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Gearing up nanoscale machines

Synthesis of chemically-labelled 5 nm large cogwheels as gear elementary units.

by Guy Molénat - published on

Researchers from CEMES-CNRS, University Paul Sabatier and Nara Institute of Science and Technology, Japan, designed and synthesized nanoscale cogwheels that will enable visualization of rotational snapshots by scanning tunneling microscopy. Such advances are essential for monitoring and confirming the operation of intermolecular gear trains at work.

Gear systems are essential elementary mechanical units allowing the transmission of information over long distances and the conversion of the motive power of a motor through synchronized disrotatory motion of the cogwheels. They can also translate the changes in gear rotational speed into changes in rotational force. Researchers at CEMES-CNRS in partnership with research teams at University Paul Sabatier and Nara Institute of Science and Technology (NAIST), Japan, report in a new study published in Chemical Science a strategy to visualize snapshots of an ultrasmall gear train—an interconnected chain of molecular-scale gears—at work.

Mastering intermolecular gearing is crucial for the emergence of complex functional nanoscale machineries. However, achieving correlated motion within trains of molecular gears remains highly challenging. The most straightforward way to monitor the motion of molecular gears adsorbed on a surface is through static scanning tunneling microscopy images.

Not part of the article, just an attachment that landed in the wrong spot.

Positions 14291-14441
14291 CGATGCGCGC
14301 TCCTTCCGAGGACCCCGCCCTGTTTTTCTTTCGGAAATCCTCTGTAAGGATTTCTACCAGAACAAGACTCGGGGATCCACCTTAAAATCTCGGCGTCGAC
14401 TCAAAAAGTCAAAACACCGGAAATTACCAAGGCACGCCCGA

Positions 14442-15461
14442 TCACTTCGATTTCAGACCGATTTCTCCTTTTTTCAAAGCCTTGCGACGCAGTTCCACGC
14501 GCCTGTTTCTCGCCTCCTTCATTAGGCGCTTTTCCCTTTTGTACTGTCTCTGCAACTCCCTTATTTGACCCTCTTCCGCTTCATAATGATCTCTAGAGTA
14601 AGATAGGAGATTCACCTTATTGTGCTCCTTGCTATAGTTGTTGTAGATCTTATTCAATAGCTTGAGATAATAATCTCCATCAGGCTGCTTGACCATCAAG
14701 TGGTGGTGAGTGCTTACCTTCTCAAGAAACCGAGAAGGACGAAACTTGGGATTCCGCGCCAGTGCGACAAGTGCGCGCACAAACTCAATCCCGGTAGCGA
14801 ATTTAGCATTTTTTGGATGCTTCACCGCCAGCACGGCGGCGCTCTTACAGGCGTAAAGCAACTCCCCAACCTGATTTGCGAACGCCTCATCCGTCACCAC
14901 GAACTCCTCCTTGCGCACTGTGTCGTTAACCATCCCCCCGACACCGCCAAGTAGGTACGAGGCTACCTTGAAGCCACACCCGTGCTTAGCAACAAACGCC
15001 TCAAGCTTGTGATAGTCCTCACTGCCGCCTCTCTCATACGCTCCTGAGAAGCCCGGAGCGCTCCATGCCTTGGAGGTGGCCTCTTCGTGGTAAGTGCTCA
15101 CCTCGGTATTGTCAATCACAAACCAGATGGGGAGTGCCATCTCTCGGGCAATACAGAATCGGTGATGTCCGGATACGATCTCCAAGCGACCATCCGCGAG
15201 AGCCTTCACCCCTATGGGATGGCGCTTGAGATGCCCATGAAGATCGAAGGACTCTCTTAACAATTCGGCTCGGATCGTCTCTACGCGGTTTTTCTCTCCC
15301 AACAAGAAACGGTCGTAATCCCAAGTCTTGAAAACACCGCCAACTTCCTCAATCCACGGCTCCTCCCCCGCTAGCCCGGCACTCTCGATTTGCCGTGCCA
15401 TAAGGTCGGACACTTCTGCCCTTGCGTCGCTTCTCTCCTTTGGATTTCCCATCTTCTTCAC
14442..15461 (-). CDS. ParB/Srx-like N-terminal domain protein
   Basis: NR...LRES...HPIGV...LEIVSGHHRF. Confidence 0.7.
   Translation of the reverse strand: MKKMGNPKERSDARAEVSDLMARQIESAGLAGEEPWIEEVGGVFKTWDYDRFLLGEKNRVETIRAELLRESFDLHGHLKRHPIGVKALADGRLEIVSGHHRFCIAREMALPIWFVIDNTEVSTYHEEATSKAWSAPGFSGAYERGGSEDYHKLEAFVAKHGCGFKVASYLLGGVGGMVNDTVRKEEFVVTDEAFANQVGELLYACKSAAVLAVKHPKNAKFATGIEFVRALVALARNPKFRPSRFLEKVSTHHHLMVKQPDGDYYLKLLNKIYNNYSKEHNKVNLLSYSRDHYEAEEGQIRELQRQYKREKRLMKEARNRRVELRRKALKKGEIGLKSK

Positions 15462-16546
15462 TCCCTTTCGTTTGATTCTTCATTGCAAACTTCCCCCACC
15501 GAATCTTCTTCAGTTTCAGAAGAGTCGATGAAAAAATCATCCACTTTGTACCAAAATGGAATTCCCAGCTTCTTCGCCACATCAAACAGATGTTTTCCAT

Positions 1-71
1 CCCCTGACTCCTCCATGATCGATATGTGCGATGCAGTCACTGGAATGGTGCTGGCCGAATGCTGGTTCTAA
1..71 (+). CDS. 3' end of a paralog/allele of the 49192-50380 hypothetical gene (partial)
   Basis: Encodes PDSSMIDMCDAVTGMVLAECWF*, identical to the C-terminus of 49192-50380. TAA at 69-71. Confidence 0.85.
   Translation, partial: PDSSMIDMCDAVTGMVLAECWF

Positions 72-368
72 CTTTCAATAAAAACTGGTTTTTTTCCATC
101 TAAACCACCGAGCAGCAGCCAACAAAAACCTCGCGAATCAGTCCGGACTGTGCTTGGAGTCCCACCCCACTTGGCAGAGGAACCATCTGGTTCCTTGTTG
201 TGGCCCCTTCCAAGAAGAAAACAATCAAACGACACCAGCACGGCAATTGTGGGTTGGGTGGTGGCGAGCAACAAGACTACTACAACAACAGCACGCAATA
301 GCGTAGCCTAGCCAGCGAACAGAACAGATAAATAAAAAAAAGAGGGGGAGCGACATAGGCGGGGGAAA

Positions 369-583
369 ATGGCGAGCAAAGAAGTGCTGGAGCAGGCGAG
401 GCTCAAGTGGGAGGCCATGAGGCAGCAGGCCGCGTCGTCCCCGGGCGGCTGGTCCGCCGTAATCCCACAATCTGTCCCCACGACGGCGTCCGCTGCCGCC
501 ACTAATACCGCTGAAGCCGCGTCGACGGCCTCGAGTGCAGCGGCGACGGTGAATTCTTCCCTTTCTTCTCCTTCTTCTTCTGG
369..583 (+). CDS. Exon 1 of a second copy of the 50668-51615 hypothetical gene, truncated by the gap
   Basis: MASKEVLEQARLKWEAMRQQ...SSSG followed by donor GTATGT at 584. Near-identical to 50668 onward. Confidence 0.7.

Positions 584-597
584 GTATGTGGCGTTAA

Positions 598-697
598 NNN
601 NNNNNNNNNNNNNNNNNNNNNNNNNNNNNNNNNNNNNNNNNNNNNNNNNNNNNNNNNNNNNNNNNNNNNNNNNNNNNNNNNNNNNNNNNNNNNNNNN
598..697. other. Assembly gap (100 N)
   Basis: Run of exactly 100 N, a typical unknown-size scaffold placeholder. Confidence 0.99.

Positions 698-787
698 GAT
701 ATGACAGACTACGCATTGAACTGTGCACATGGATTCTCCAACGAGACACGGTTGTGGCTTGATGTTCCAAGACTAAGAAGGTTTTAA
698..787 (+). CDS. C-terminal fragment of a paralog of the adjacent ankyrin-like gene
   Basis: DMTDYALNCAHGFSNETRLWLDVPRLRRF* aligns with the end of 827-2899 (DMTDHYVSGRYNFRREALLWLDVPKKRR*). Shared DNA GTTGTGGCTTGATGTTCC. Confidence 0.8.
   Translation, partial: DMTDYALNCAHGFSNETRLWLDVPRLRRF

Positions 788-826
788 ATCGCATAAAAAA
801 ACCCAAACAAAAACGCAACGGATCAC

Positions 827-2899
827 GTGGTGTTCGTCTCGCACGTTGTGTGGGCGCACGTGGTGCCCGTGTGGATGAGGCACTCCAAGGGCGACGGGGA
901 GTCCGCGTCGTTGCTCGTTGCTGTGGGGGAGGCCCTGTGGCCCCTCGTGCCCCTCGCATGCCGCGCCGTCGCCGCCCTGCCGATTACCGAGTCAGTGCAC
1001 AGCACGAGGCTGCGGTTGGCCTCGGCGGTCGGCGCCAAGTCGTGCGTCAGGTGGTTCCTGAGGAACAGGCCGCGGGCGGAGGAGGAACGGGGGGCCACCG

For these purposes, one of the teeth of the cogwheel subunits has been labelled through chemical modification. The teeth are made from porphyrins, a fragment already used in Nature for many processes like oxygen transportation (hemoglobin) or photosynthesis (chlorophyl). The electronic properties of one single tooth were modulated by varying the porphyrinic substituents or the nature of the central metal (nickel or zinc). Such tailored properties are important because one can observe the labelled teeth as differences in submolecular contrast by using scanning tunneling microscopy, thus facilitating imaging of cogwheels and monitoring of their rotation. 

Cogwheel molecule as elementary unit of intermolecular gears on surface. The top arm (in red)has a different chemical structure to follow the rotation.

The pentaporphyrinic cogwheel prototypes are very complex molecules made up of at least 824 atoms (chemical formula C391H395BN28Ni5S3Ru) linked together in a very controlled manner. With their unique design and complexified chemical structure, these cogwheels will be used to build trains of gears on a metallic surface. In this arrangement, it will be possible to rotate a series of cogwheels in a coordinated way as in a conventional macroscopic gear train with a means to visualize such rotations.

 

Publication: Desymmetrised pentaporphyrinic gears mounted on metallo-organic anchors, S. Abid, Y. Gisbert, M. Kojima, N. Saffon-Merceron, J. Cuny, C. Kammerer, G. Rapenne, Chemical Science 2021.

DOI: 10.1039/d0sc06379g as Hot Article and with the Front Cover.

https://pubs.rsc.org/en/Content/ArticleLanding/2021/SC/D0SC06379G#!divAbstract

ContactGwénaël Rapenne, gwenael.rapenne [chez] cemes.fr & Claire Kammerer, claire.kammerer [chez] cemes.fr